5 QUESTIONS FOR: Yahoo!'s David Katz

  • by September 27, 2005
David Katz is an interactive programming whiz. Tapped recently to head sports and entertainment programming within Yahoo!'s Santa Monica, Calf.-based Media Group, Katz reports to Lloyd Braun, the Group's president. The former senior vice president of strategic planning and interactive ventures at CBS, Katz produced the official Web sites for more than 200 shows a year on the Eye network including "CSI: Crime Scene Investigation," "Survivor," and "Late Show with David Letterman." He also developed the online video subscription service "Big Brother 24/7" at CBS, along with creating, developing, and producing the online talk shows "House Calls: The Big Brother Talk Show" and "Survivor Live." OMMA's Tobi Elkin shot Katz some questions:

You worked on interactive media in a broadcast TV environment. Now you're working at the world's biggest Internet media company. What's different about the two environments?

While there are certainly cultural differences, at the end of the day, the two environments have the same goal -- to aggregate the largest possible audience and then deliver compelling content to the viewers or users. The name of the game is driving engagement. At CBS, we relied on on-air promotion to raise awareness of our shows and internet properties. At Yahoo!, we have the ultimate cross-promotional engine on the Internet -- the Yahoo! Network. We have more than 350 million users worldwide: That's bigger than any TV audience, and it allows us to drive people from Messenger to News to Sports.

What are you hired to do at Yahoo!? What specifically do you bring to the job?

I am responsible for overseeing Yahoo!'s Sports and Entertainment properties, which include Yahoo! Movies, Yahoo! TV, Yahoo! Sports, and our branded entertainment businesses. The game is changing for content providers and advertisers. I think I bring a 'programming' sensibility. Broadband creates new opportunities for programmers and advertisers. We're no longer limited to static, database-driven pages, but instead can create much more dynamic, immersive content experiences.

What kind of sports and entertainment content will work online? We've seen Yahoo! form alliances with individual entertainment properties ["Entertainment Tonight"], production companies like Mark Burnett's, etc.; what do you think the future of the digital content business is?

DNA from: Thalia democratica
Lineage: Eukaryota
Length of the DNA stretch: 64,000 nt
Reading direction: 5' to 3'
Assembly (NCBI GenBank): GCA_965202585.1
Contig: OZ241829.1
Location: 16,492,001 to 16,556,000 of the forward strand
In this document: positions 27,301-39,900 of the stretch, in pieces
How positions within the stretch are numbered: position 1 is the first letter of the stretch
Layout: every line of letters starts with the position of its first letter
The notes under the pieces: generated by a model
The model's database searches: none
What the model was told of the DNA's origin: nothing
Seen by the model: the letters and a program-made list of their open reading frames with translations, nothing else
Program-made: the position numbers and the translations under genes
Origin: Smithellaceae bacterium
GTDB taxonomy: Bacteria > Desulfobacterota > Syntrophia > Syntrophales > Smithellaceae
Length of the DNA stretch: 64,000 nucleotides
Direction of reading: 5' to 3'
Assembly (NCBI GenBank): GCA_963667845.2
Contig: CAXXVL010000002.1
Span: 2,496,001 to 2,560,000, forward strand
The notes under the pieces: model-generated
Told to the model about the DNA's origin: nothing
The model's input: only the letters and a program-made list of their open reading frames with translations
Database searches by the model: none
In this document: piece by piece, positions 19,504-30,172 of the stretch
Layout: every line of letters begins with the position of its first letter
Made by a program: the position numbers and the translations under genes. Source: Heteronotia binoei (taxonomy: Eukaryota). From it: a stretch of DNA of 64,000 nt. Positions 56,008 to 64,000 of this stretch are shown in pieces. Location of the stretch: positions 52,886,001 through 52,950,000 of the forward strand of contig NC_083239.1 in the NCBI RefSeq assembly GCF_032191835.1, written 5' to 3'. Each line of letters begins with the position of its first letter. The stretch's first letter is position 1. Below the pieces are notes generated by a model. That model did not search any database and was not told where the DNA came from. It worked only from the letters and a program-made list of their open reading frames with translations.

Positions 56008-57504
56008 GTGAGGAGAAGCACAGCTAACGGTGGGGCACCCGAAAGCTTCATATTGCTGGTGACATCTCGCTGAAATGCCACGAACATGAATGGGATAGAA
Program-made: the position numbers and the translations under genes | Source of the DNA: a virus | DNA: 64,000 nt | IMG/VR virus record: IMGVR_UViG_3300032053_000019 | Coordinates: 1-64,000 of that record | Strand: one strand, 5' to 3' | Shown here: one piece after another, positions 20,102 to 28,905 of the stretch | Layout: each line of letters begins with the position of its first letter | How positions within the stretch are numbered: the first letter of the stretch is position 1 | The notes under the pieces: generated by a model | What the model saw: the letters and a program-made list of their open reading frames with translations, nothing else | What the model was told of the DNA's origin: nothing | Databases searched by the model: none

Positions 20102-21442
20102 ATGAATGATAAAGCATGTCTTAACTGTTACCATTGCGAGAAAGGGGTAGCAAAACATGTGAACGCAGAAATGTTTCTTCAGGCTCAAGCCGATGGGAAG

I think you will see a mix of licensed content, partner content, original content and user-generated content. I can't tell you specifically what kinds of sports or entertainment content will work online, but I can tell you that the winners in this space will be the ones that most successfully adopt a consumer-centric mentality. Community and personalization will become fundamental pillars of a user's experience around content. Fantasy Sports is a terrific example of people forming communities in a customized environment tied to big media brands.

You spent eight years at the Eye network on interactive ventures. CBS now appears to be making a big bet on digital media. How is CBS' commitment to online, multiplatform media different today than it was when you were there?

I wouldn't want to speak for CBS at this time, but you now see all of the traditional media companies placing larger bets on the Internet. I think the biggest change in the industry is the sense of urgency. There is a legitimate fear that if [companies] don't develop these interactive businesses, they will become less relevant to their audiences and advertisers. From the Yahoo! perspective, we view the broadcast and cable networks as great partners.

What's your take on original programming for the Web?

This one could take 20 pages. Original content on the Web takes many forms: content produced specially for the Web but tied to a traditional media property; unique content produced with the Internet user in mind; and user-generated content. My take on original content is that it must be conceived with a specific audience in mind and it needs to use the unique characteristics of interactivity. Simply re-purposing segments of TV shows on the Internet won't cut it.

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